The change reduced reimbursement, but failed to address medical oncology practices’ expenses for infusion therapy. “And they’re not cheap,” says Dahl. For example, in addition to the drugs themselves, practices must ensure that registered nurses are on hand to monitor infusion therapy.
As a result, practices have become more sophisticated about managing their margins, says Dahl. They have become better at comparing the clinical efficacy of Drug A vs. Drug B, and, all clinical things being equal, selecting the less expensive one. “Their level of understanding on the drug side has grown significantly,” he says. At the same time, they have gotten better at understanding the impact of the cost of ancillary supplies – including needles, syringes, tubing and everything else associated with infusion therapy – on their margins. “There’s a growing awareness of costs,” says Dahl.
Some practices are exploring ancillary revenue streams, says Dahl. They may offer increased lab work, or invest in radiology equipment for diagnosis and therapy. But solo oncologists typically lack the money to take some of these steps, particularly investment in the sophisticated radiological equipment used for today’s cancer care. Consequently, they face several choices: They can join forces with other practices, get acquired by a hospital or hospital system, or close shop. Age, interest level and willingness to take on risk all factor into their decision, he says.
“The reduction in drug margins and a variety of other things have had a huge impact on the financial viability of oncology practices, especially smaller ones,” says Paulson. “It’s a very expensive and time-intensive specialty. A number of practices have either closed or sought relief by consolidating with others. One of the deep pocket opportunities in their neighborhood are hospitals.” Hospitals have several reasons to pursue such acquisitions. Those with radiation facilities want oncology practices on campus, says Paulson. Further, they see such practices as a means of attracting surgical cancer patients.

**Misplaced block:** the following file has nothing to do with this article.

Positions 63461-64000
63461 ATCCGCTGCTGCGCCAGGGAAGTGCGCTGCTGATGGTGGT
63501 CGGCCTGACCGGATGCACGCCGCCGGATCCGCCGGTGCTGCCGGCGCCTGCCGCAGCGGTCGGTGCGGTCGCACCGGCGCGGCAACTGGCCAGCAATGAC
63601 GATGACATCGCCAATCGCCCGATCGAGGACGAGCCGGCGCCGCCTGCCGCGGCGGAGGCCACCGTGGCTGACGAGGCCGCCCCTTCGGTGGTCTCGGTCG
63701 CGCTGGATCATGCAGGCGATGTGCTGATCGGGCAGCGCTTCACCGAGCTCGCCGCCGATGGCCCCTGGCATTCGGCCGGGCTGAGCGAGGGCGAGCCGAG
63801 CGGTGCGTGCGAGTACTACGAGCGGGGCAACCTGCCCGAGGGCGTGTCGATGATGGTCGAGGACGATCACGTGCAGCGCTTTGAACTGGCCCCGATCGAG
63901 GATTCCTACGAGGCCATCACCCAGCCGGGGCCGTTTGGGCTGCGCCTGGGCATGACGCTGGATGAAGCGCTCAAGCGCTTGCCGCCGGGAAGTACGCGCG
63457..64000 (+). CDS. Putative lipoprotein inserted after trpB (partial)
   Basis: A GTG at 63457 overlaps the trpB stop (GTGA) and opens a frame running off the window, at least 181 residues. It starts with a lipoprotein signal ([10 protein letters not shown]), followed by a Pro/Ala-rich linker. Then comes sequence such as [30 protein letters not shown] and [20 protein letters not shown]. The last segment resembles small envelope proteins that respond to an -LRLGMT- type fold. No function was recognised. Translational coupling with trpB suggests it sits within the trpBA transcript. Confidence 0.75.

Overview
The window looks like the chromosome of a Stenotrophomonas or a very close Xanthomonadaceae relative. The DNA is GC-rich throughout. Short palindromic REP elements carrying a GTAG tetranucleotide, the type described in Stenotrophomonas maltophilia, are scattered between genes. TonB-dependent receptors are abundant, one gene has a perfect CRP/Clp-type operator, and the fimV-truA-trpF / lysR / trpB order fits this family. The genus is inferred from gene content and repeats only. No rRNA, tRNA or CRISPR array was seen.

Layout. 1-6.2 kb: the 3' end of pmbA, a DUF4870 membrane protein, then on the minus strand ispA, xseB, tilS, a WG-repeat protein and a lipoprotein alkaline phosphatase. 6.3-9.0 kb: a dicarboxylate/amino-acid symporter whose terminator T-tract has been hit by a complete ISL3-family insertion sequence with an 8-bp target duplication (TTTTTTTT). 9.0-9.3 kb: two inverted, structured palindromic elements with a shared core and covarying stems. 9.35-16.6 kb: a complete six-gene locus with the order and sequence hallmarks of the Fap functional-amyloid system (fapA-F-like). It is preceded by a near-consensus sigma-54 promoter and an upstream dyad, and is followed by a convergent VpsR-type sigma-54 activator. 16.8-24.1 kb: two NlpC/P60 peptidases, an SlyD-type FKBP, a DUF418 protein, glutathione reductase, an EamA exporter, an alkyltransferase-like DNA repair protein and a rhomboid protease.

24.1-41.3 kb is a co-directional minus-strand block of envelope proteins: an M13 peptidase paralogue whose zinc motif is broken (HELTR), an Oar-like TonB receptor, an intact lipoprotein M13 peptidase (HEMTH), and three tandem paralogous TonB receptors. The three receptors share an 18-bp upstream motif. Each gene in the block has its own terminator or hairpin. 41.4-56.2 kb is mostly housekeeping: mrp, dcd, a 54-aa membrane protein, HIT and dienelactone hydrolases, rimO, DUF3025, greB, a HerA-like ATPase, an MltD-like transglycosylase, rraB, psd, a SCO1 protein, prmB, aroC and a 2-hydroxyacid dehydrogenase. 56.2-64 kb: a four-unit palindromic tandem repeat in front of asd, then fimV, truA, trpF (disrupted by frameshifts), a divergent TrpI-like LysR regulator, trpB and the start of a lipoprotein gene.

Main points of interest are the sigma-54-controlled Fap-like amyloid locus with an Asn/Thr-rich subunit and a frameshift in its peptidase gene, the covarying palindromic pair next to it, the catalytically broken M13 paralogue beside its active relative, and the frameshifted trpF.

Adds Dahl, “They can capture some infusion revenue, radiation volume and inpatient days.” What’s more, so-called “safety net” providers, including disproportionate-share hospitals, can save from 20 percent to 50 percent on the cost of pharmaceuticals, as part of the federal 340B Drug Pricing Program.
Some hospitals and hospital systems are urging oncology practices to join the hospital’s accountable care organization, says Paulson.
Accountable care organizations hit prime time when the Patient Protection and Affordable Care Act (the healthcare reform law) was signed into law by President Obama in March 2010. They are intended to bring together inpatient and outpatient providers to provide high-quality, efficient care to a specific patient population. Organizations that provide such care at a cost that is less than a target established by the government will get a percentage of the savings – though exactly how much has yet to be specified. The government will begin paying them in January 2012.
There’s no reason large oncology practices can’t form their own accountable care organizations, then contract with hospitals to provide inpatient care as needed, says Paulson. But it’s a little early to set these plans in stone, he says. “The problem is, people are trying to manage to accountable care organizations, which have only been set up as a concept; there aren’t any rules yet. It’s like the proverbial blind man trying to figure out the elephant.”